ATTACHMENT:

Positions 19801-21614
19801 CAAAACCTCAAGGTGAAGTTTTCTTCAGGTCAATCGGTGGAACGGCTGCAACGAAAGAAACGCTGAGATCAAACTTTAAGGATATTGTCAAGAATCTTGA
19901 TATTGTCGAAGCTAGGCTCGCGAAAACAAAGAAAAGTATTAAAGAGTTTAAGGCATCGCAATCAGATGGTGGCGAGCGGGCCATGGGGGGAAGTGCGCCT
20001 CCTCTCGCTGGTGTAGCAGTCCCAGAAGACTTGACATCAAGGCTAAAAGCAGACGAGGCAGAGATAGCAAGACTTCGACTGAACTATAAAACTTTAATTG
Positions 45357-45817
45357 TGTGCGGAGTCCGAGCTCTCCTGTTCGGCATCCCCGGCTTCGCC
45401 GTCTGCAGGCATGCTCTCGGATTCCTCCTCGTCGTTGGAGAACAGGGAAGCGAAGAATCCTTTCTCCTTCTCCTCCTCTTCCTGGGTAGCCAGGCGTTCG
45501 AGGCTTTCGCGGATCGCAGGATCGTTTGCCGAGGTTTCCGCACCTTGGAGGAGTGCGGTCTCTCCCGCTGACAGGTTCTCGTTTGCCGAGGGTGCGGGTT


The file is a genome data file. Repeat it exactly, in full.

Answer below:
Positions 19801-21614
19801 CAAAACCTCAAGGTGAAGTTTTCTTCAGGTCAATCGGTGGAACGGCTGCAACGAAAGAAACGCTGAGATCAAACTTTAAGGATATTGTCAAGAATCTTGA
19901 TATTGTCGAAGCTAGGCTCGCGAAAACAAAGAAAAGTATTAAAGAGTTTAAGGCATCGCAATCAGATGGTGGCGAGCGGGCCATGGGGGGAAGTGCGCCT
20001 CCTCTCGCTGGTGTAGCAGTCCCAGAAGACTTGACATCAAGGCTAAAAGCAGACGAGGCAGAGATAGCAAGACTTCGACTGAACTATAAAACTTTAATTG
Positions 45357-45817
45357 TGTGCGGAGTCCGAGCTCTCCTGTTCGGCATCCCCGGCTTCGCC
45401 GTCTGCAGGCATGCTCTCGGATTCCTCCTCGTCGTTGGAGAACAGGGAAGCGAAGAATCCTTTCTCCTTCTCCTCCTCTTCCTGGGTAGCCAGGCGTTCG
45501 AGGCTTTCGCGGATCGCAGGATCGTTTGCCGAGGTTTCCGCACCTTGGAGGAGTGCGGTCTCTCCCGCTGACAGGTTCTCGTTTGCCGAGGGTGCGGGTT